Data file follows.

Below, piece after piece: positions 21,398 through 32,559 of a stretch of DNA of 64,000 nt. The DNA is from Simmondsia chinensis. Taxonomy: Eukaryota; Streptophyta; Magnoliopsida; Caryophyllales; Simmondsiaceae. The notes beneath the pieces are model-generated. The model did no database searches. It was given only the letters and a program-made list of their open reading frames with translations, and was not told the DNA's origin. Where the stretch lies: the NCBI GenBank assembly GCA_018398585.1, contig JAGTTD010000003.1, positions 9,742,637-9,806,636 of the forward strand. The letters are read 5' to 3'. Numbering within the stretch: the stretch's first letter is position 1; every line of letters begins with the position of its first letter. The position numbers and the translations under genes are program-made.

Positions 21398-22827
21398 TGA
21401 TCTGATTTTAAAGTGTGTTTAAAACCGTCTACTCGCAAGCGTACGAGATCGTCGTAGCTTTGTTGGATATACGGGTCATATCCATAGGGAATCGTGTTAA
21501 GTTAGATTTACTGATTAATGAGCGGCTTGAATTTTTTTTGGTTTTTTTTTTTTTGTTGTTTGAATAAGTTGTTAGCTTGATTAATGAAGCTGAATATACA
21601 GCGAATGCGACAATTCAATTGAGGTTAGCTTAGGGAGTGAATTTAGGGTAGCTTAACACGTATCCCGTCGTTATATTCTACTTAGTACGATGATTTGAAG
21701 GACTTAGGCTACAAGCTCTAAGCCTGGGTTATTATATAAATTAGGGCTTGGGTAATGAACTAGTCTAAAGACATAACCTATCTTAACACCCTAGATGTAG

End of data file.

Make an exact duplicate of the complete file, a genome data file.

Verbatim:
Below, piece after piece: positions 21,398 through 32,559 of a stretch of DNA of 64,000 nt. The DNA is from Simmondsia chinensis. Taxonomy: Eukaryota; Streptophyta; Magnoliopsida; Caryophyllales; Simmondsiaceae. The notes beneath the pieces are model-generated. The model did no database searches. It was given only the letters and a program-made list of their open reading frames with translations, and was not told the DNA's origin. Where the stretch lies: the NCBI GenBank assembly GCA_018398585.1, contig JAGTTD010000003.1, positions 9,742,637-9,806,636 of the forward strand. The letters are read 5' to 3'. Numbering within the stretch: the stretch's first letter is position 1; every line of letters begins with the position of its first letter. The position numbers and the translations under genes are program-made.

Positions 21398-22827
21398 TGA
21401 TCTGATTTTAAAGTGTGTTTAAAACCGTCTACTCGCAAGCGTACGAGATCGTCGTAGCTTTGTTGGATATACGGGTCATATCCATAGGGAATCGTGTTAA
21501 GTTAGATTTACTGATTAATGAGCGGCTTGAATTTTTTTTGGTTTTTTTTTTTTTGTTGTTTGAATAAGTTGTTAGCTTGATTAATGAAGCTGAATATACA
21601 GCGAATGCGACAATTCAATTGAGGTTAGCTTAGGGAGTGAATTTAGGGTAGCTTAACACGTATCCCGTCGTTATATTCTACTTAGTACGATGATTTGAAG
21701 GACTTAGGCTACAAGCTCTAAGCCTGGGTTATTATATAAATTAGGGCTTGGGTAATGAACTAGTCTAAAGACATAACCTATCTTAACACCCTAGATGTAG